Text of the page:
Sum of Odd Positive Powers

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Theorem

Let $n \in \N$ be an odd positive integer.

Let $x, y \in \Z_{>0}$ be (strictly) positive integers.


Then $x + y$ is a divisor of $x^n + y^n$.


Proof

Given that $n \in \N$ be odd, it can be expressed in the form:

$n = 2 m + 1$

where $m \in \N$.


The proof proceeds by strong induction.

For all $m \in \N$, let $\map P m$ be the proposition:

$x^{2 m + 1} + y^{2 m + 1} = \paren {x + y} \paren {x^{2 m} + \cdots + y^{2 m} }$


$\map P 0$ is the case:

$x + y = x + y$

which is trivially an identity.


Basis for the Induction

$\map P 1$ is the case:

$x^3 + y^3 = \paren {x + y} \paren {x^2 - x y + y^2}$

which follows by Sum of Two Cubes.

This is the basis for the induction.


Induction Hypothesis

Now it needs to be shown that, if $\map P k$ is true, where $k \ge 2$, then it logically follows that $\map P {k + 1}$ is true.


So this is the induction hypothesis:

$\exists k \in \N: \forall j: 1 \le j \le k: x^{2 j + 1} + y^{2 j + 1} = \paren {x + y} \map {P_{2 j} } {x, y}$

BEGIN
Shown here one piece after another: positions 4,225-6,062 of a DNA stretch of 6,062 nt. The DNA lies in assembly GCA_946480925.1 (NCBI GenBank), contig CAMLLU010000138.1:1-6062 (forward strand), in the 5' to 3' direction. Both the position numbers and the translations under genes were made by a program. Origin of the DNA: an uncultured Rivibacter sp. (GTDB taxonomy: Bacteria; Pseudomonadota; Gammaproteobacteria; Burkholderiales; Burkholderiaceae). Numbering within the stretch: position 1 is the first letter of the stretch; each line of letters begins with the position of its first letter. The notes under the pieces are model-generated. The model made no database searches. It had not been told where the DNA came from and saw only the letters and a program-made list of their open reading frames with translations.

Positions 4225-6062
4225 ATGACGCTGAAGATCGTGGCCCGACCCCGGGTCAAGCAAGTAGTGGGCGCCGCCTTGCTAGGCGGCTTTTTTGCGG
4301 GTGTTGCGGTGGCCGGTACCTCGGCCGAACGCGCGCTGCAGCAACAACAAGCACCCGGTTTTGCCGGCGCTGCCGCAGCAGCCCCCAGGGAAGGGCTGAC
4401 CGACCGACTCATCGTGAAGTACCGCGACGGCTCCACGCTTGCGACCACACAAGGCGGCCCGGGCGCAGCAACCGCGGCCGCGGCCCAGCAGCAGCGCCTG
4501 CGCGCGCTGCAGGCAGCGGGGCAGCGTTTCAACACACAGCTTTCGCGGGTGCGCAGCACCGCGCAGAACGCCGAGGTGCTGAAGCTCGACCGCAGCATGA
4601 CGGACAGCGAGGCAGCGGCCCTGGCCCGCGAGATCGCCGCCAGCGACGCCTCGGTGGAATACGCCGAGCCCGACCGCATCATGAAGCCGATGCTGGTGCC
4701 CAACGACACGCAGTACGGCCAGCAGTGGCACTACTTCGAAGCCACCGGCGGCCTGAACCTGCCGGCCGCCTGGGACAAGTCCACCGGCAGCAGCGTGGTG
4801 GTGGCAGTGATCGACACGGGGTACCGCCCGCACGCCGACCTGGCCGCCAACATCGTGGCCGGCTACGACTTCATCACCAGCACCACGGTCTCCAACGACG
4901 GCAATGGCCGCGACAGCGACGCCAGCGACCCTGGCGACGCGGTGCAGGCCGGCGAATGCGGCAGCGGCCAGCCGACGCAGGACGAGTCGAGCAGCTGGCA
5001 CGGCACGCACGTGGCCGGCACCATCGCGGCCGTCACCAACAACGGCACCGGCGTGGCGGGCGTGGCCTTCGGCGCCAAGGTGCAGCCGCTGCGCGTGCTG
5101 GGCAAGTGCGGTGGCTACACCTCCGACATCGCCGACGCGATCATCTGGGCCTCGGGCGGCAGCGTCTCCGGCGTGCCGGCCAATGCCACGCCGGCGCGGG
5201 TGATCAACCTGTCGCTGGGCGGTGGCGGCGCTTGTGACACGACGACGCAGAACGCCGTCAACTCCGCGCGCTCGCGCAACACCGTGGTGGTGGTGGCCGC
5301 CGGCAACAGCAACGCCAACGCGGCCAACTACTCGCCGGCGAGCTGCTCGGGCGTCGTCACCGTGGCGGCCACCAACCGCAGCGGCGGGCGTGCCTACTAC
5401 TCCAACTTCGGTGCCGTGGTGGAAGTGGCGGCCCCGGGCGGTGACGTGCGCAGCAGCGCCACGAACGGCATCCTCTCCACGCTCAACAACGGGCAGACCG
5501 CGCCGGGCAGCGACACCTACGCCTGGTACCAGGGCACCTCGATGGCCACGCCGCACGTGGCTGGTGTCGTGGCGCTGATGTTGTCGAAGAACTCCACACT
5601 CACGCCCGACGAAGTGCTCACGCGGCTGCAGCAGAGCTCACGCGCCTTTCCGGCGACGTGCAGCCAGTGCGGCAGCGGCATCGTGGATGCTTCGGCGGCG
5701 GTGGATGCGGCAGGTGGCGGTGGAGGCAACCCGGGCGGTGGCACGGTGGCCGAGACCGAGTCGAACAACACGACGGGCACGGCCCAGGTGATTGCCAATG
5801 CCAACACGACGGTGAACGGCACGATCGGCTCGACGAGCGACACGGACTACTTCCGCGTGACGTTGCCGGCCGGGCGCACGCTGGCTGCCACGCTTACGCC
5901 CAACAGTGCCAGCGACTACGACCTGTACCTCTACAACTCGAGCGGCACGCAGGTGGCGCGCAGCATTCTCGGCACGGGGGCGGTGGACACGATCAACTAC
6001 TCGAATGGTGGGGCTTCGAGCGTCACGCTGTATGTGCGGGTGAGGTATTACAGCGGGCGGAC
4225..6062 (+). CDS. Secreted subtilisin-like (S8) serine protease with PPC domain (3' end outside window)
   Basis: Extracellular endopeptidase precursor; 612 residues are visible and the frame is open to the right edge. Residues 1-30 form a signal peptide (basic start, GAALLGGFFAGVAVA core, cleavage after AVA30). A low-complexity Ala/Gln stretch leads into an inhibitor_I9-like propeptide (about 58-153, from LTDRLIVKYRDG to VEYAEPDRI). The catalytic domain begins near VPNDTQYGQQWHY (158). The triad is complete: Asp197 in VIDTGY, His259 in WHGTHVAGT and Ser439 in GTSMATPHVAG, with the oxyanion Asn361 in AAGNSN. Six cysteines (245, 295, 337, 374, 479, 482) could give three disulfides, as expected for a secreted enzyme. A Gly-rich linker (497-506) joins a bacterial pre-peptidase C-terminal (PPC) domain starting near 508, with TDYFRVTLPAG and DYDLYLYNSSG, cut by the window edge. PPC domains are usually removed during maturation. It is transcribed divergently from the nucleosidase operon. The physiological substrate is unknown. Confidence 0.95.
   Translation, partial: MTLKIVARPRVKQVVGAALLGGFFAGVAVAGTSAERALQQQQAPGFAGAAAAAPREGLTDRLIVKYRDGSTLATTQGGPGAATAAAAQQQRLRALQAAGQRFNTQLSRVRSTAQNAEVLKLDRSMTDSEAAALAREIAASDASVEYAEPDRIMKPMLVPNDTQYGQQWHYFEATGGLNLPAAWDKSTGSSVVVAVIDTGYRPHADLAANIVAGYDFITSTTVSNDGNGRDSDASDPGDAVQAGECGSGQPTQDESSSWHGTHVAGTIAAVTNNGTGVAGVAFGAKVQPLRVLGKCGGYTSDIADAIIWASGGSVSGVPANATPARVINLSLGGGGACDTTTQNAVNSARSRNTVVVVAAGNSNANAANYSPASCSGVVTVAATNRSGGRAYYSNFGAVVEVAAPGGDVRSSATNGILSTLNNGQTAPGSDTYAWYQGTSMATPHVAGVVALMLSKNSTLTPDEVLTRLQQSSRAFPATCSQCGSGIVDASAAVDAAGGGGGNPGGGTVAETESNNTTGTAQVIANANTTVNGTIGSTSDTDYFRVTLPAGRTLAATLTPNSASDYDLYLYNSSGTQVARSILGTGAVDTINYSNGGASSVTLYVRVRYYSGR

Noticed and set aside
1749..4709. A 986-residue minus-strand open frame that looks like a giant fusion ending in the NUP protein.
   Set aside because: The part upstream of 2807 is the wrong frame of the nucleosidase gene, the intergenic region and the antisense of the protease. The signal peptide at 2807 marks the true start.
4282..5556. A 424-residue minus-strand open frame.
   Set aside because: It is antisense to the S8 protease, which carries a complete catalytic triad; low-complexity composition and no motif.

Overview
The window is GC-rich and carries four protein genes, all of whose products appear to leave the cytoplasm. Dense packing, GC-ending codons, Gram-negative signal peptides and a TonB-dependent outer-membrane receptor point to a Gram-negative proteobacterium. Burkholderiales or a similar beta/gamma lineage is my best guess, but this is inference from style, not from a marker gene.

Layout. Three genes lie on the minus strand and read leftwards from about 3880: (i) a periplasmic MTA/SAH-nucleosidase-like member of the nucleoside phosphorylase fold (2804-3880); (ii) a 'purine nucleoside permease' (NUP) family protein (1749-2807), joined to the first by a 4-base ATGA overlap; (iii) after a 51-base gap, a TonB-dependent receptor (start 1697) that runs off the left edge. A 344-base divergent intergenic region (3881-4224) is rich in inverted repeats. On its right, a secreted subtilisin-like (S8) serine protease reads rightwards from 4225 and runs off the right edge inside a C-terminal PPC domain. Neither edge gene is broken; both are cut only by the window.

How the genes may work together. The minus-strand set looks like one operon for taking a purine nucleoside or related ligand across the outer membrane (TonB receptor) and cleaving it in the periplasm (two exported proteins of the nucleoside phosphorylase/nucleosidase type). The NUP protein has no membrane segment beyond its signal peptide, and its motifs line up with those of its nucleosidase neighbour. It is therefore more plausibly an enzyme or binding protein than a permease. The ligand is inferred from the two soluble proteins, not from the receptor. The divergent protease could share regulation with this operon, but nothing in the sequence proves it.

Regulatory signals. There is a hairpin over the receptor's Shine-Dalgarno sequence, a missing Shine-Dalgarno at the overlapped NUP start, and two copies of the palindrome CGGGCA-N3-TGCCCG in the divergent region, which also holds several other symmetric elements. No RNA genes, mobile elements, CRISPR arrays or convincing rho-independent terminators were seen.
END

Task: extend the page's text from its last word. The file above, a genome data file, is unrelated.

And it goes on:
where $\map {P_{2 j} } {x, y}$ is a polynomial of degree $2 j$ in $x$ and $y$.


from which it is to be shown that:

$x^{2 k + 3} + y^{2 k + 3} = \paren {x + y} \map {P_{2 k + 2} } {x, y}$

where $\map {P_{2 k + 2} } {x, y}$ is a polynomial of degree $2 k + 2$ in $x$ and $y$.


Induction Step

This is the induction step:

We have that:

$\paren {x^{2 k + 1} + y^{2 k + 1} } \paren {x^2 + y^2} = x^{2 k + 3} + y^{2 k + 3} + x^2 y^{2 k + 1} + x^{2 k + 1} y^2$


So:

\(\displaystyle x^{2 k + 3} + y^{2 k + 3}\) \(=\) \(\displaystyle \paren {x + y} \paren {x^2 + y^2} \map {P_{2 k} } {x, y} - x^2 y^{2 k + 1} - x^{2 k + 1} y^2\)
\(\displaystyle \) \(=\) \(\displaystyle \paren {x + y} \paren {x^2 + y^2} \map {P_{2 k} } {x, y} - x^2 y^2 \paren {x^{2 k - 1} + y^{2 k - 1} }\)


But $\paren {x^{2 k - 1} + y^{2 k - 1} }$ itself is of the form:

$\paren {x + y} \map {P_{2 k - 2} } {x, y}$

So:

$x^{2 k + 3} + y^{2 k + 3} = \paren {x + y} \paren {\paren {x^2 + y^2} \map {P_{2 k} } {x, y} - x^2 y^2 \map {P_{2 k - 2} } {x, y} }$

Hence the result by the Second Principle of Mathematical Induction.

$\blacksquare$


Sources